Purpose. To identify and review evidence on 1) the effectiveness of statutory and self-regulatory actions to reduce the volume, exposure or wider impact of advertising for foods high in fat, sugar and salt (HFSS) to children, and 2) the role of educational measures.
Design/methodology/approach. A systematic review of three databases (Medline, CINAHL and PsycINFO) and grey literature. Relevant evidence included studies evaluating advertising bans and restrictions, advertising literacy programmes and parental communication styles. Relevant media included TV, internet, radio, magazines and newspaper advertising. No studies were excluded based on language or publication date.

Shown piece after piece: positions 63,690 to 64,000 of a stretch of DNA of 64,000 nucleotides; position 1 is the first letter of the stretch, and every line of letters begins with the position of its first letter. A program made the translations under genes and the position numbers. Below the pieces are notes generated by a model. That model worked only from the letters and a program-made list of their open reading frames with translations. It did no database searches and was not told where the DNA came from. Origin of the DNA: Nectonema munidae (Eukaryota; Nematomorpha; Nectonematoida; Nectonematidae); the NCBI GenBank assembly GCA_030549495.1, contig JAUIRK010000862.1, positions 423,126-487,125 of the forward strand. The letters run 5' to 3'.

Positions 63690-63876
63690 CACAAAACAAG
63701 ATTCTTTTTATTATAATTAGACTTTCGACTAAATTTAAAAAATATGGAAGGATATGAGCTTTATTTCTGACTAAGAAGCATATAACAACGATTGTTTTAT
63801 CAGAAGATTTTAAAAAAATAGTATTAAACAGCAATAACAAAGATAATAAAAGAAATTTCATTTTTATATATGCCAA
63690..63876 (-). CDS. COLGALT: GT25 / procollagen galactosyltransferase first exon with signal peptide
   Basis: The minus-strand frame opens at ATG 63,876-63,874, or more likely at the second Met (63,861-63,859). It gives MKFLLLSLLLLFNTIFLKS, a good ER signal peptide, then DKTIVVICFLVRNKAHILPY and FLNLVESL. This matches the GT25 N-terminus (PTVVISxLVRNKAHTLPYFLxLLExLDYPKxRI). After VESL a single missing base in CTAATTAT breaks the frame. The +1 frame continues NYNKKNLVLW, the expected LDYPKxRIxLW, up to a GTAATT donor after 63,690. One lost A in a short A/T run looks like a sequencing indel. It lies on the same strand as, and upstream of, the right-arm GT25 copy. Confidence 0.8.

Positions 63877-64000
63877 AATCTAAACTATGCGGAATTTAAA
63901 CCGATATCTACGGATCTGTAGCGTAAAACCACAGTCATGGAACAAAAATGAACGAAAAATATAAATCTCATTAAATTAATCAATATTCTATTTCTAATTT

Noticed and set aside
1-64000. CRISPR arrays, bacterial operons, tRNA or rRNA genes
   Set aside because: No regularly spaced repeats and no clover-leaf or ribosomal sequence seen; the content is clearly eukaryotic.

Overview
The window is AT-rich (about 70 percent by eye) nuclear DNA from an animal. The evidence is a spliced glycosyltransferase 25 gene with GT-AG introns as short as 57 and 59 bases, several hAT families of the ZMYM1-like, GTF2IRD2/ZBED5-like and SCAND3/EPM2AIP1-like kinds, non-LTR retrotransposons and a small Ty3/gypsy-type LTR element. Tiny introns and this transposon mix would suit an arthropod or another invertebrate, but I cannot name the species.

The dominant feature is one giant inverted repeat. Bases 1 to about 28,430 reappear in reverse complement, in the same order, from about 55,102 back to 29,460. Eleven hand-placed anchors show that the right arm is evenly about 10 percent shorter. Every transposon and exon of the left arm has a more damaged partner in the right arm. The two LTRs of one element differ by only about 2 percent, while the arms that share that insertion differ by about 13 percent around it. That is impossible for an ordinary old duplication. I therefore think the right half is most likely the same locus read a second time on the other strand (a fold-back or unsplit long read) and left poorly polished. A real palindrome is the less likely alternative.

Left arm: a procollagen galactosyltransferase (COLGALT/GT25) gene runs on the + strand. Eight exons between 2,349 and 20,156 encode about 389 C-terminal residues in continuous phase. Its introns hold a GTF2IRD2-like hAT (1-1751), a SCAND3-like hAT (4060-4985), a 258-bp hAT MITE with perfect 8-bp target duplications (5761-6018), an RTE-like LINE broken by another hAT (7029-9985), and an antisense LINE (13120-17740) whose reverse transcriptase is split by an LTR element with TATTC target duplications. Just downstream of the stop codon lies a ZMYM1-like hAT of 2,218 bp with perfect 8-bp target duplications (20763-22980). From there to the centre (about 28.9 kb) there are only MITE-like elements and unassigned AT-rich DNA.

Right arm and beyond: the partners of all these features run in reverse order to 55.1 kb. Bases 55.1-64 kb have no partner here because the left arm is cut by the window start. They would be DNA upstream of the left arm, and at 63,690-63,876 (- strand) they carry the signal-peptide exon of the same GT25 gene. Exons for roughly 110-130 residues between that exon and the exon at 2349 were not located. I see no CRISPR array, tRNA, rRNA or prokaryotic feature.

Findings. Forty-seven publications were included: 19 provided evidence for the results of statutory regulation, 25 for self-regulation, and six for educational approaches. Outcome measures varied in approach, quality and results. Findings suggested statutory regulation could reduce the volume of and children's exposure to advertising for foods HFSS, and had potential to impact more widely. Self-regulatory approaches showed varied results in reducing children's exposure. There was some limited support for educational measures.
Discussion. Consistency in measures from evaluations over time would assist the development and interpretation of the evidence base on successful actions and measures to reduce the volume, exposure and impact of advertising for foods HFSS to children.